FRIDAY

(flyer via Em’s Damn Good Rogering / Facebook)

Halloweird Comedy Hour
Friday, October 26 at Pete’s Candy Store, 7 pm: $8

Before you get properly spooked at whatever party you go to tonight, pregame with some laughter in a candy store that doesn’t actually sell candy (as far as I know; they might be hiding something from me), but it’s still fitting to have a show in a candy-related venue near Halloween. It’s probably the closest thing you’ll get to trick-or-treating nowadays. Emma Rogers hosts this Halloween-themed comedy show, where costumes are certainly encouraged. There’ll be a live jazz trio and jokes by Catherine Cohen, Harris Mayersohn, Cristian Uriostegui, Justin Linville, and Stephanie Pace, and once the show’s over, there will be a “Satanic ritual cursing Brett Kavanaugh,” for all of you who missed last weekend’s hex session at Catland. Keep Reading »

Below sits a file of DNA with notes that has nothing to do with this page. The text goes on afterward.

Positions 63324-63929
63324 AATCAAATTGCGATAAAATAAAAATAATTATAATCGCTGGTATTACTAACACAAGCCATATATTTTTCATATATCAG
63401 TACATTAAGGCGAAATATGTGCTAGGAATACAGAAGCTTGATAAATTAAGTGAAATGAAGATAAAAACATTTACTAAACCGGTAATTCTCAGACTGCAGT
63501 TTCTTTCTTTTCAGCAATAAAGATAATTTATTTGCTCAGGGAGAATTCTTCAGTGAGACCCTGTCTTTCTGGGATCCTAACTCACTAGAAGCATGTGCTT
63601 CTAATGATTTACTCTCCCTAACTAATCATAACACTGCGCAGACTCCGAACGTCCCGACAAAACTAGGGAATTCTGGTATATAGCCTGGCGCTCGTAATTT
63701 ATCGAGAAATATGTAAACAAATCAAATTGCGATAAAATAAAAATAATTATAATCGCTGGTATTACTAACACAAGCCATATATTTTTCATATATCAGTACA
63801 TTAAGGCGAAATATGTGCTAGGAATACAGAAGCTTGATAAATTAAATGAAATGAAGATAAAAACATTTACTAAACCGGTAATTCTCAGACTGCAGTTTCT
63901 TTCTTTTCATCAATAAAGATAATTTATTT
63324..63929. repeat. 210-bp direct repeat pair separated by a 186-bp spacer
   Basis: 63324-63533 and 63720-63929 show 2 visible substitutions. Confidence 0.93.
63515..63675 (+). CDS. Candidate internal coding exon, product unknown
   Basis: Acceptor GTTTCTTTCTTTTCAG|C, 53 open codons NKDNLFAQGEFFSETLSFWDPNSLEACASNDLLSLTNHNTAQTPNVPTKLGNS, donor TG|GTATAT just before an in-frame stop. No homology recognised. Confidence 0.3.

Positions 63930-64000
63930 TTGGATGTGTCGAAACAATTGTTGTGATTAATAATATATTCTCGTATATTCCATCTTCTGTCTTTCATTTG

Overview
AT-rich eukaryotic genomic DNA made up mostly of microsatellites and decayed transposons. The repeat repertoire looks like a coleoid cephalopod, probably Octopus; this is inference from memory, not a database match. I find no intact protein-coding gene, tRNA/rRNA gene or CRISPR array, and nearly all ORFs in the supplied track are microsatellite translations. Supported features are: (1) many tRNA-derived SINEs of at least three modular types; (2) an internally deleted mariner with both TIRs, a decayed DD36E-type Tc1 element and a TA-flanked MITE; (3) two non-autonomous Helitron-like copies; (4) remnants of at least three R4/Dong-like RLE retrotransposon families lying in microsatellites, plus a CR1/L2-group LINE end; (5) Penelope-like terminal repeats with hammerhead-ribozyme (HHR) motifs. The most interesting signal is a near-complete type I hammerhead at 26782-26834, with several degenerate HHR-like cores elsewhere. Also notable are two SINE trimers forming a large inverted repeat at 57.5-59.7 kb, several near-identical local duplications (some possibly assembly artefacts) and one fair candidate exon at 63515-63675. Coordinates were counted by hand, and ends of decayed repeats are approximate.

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New Bar Brings Sliders Back to the Corner Where Williamsburg’s White Castle Once Stood

Easy Lover co-owner Aaron Koen (second from right) with staff and guests outside during the soft opening. (Photos: Nick McManus)

When the White Castle on Metropolitan Avenue closed in order to make way for a luxury apartment complex, it attracted graffiti that read “RIP LATE NIGHT SLIDERS.” Four years later, it might be time to stop mourning. On Monday, sliders returned to the corner of Metropolitan and Humboldt, as Easy Lover soft opened in the former home of Legion Bar.